LIONEL: Well, this picnic, it’s worth a go, I suppose.

JEAN: Well, of course, it is. What else would you be doing on a Sunday afternoon if you weren’t on a picnic?

LIONEL: I don’t know. Trying to stay awake while ‘Rugby Special’ is on BBC2, I suppose. What would you be doing?

JEAN: Nodding off while ‘Rugby Special’ is on.

LIONEL: Makes you sleepy even thinking about it, doesn’t it?

JEAN: Yes, it does.

JUDY: Is it warm enough for a bikini?

LIONEL: Why not?

JEAN: Oh, no.

LIONEL: Well, it’s a lovely day.


ALISTAIR: Are you all right, Li?

LIONEL: I’m fine.

ALISTAIR: Want to rest for a bit?

LIONEL: I’m fine. I’m fine.

JEAN: Poor, old Lionel. 

JUDY: There’s more to a man than carrying a picnic hamper. There! There’s a good spot!

ALISTAIR: Brilliant! Set her down, Li. Are you sure you’re all right, mate? You’ve gone a funny color.

LIONEL: It’s sheer exhilaration.

JUDY: Are you all right?

LIONEL: I’m just having a sit down.

ALISTAIR: Look out. Mud.

JEAN: Where? Where?

ALISTAIR: Nowhere.

JEAN: Oh no, Alistair! Alistair! Put me down Alistair!

ALISTAIR: In a minute. In a minute.

JEAN: Oh, please Alistair, I feel silly.

ALISTAIR: Oh, you look absolutely wonderful.

LIONEL: Couldn’t make it.

JEAN: Are you feeling better?

LIONEL: I’m fine. I’m game for anything.


ALISTAIR: Yours, Li!

LIONEL: I wasn’t ready.

JUDY: Stay there. I’ll get it. Mum!

JEAN: Ohh!

ALISTAIR: Stay there. I’ll get it.


JEAN: They’re getting on well.

LIONEL: I wouldn’t call playing with that stupid thing a burgeoning romance.

JEAN: You’re only miffed because you couldn’t catch it.

LIONEL: Your display wasn’t outstandingly athletic.

JEAN: I caught more than you.

LIONEL: Only because Alistair threw you soft ones.

JEAN: Oh look, they’re talking. 

LIONEL: He’s probably proposing.

JUDY: God, I’m hot.

ALISTAIR: Good idea. Let’s eat. Eh, voila.


ALISTAIR: Why don’t we go for a stroll?

JEAN: Can we let the lunch go down first?

JUDY: Shall we go for a stroll?

LIONEL: Perhaps its the wine, but this grass has finally got comfortable.

JEAN: Why don’t you two go for a stroll?

JUDY: No, I’m all right.

ALISTAIR: I’ve got some badminton gear in the car. We could set that up.

JUDY: What a good idea.

JEAN: How’s your badminton?

LIONEL: Rustyish. Yours?

JEAN :Non-existent.

LIONEL: Did we ever go on a picnic?

JEAN: Yes. You brought a bottle of cider. I made some peat paste sandwiches and we bought a couple of rock cakes from a shop.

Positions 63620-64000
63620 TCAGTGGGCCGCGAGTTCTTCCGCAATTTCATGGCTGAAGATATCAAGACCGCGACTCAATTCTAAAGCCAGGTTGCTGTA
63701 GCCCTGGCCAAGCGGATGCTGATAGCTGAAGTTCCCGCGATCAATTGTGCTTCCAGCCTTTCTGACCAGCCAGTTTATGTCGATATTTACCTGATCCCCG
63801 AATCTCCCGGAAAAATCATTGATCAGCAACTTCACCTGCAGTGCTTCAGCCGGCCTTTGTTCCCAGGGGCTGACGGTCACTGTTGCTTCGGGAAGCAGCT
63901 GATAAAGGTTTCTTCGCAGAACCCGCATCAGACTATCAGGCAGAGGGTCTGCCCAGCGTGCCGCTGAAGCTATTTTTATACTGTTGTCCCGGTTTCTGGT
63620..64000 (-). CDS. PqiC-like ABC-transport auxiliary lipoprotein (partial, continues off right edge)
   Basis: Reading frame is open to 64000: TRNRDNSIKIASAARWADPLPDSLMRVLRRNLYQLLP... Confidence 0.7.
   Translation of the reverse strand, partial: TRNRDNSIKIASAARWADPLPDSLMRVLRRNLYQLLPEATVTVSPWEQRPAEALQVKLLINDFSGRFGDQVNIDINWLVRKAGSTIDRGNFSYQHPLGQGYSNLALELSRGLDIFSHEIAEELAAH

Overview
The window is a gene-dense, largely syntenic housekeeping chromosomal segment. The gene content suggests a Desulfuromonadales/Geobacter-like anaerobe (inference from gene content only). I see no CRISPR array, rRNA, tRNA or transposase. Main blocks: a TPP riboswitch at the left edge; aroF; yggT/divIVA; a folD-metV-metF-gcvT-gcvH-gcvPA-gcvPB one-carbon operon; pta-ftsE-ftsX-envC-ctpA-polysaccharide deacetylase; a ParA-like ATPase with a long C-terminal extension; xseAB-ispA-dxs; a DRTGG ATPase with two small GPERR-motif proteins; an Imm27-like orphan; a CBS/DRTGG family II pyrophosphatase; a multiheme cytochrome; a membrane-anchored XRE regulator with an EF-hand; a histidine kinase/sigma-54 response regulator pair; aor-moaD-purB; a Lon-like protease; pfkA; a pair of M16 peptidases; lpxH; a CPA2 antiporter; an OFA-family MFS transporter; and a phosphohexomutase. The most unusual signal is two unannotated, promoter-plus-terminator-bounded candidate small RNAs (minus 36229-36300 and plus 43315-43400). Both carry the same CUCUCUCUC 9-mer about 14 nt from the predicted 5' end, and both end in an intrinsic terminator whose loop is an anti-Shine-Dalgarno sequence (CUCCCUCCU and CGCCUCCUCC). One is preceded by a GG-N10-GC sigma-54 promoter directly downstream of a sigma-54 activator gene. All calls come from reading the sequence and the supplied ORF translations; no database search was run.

LIONEL: Sophisticates. We didn’t tear about like those two, did we?

JEAN: We couldn’t. The field was full of cow-pats.


ALISTAIR: I wanted to ask you something.

JUDY: What?

ALISTAIR: Well, it’s about your mum. You don’t mind, do you?

JUDY: No, I think she’s quite nice really.

ALISTAIR: You know what I mean.

JUDY: Why should I mind?

ALISTAIR: Well, I am a good deal younger than she is. I wouldn’t like you to think that I’m just…Well, seeking a new experience.

JUDY: I don’t believe age matters. I think Lionel’s gorgeous.

ALISTAIR: Good. Do you think we could contrive to split this afternoon?

JUDY: My thoughts exactly.

ALISTAIR: Let’s do it.

JUDY: Let’s do it. Oh.


JUDY: He looks older.

ALISTAIR: Jean doesn’t. Shall we go for a stroll?

JUDY: Might as well.

LIONEL: Oh, bloody stuff.

JEAN: Oh, come here. Ohh.

LIONEL: Thanks. I didn’t mean to fall asleep.

JEAN: Neither did I. They’ve gone. My plan must have worked.

LIONEL: I suppose watching people sleep has it’s natural time span as a spectator sport. Badminton?

JEAN: Oh, no thanks. I wonder what they’re doing?

LIONEL: Probably discussing whether to inject us with monkey glands.

JEAN: Probably.

LIONEL: Whichever way you look at it, we played games with the children and flaked out. We shouldn’t be playing games of any sort.

JEAN: You’re right.

LIONEL: We’re just a couple of wrinklies.

JEAN: I prefer to call them laughter lines.

LIONEL: Well, so do I, but when you’ve got them all over your body as well, it’s hard to justify.

JEAN: Well, we can see we laughed all over. If you repeat this, I shall say I was drunk. But I’m glad you’re back in my life. You are back in my life again, aren’t you?

LIONEL: I seem to be, yes.

JEAN: It’s nice to have a friend.

LIONEL: Yes. It’s nice to have a friend.

JEAN: What are you doing?

LIONEL: I’m giving you a friendly kiss.


LIONEL: Oh, damn and blast.

JEAN: What now?

LIONEL: I need a pee.

JEAN: Go on then.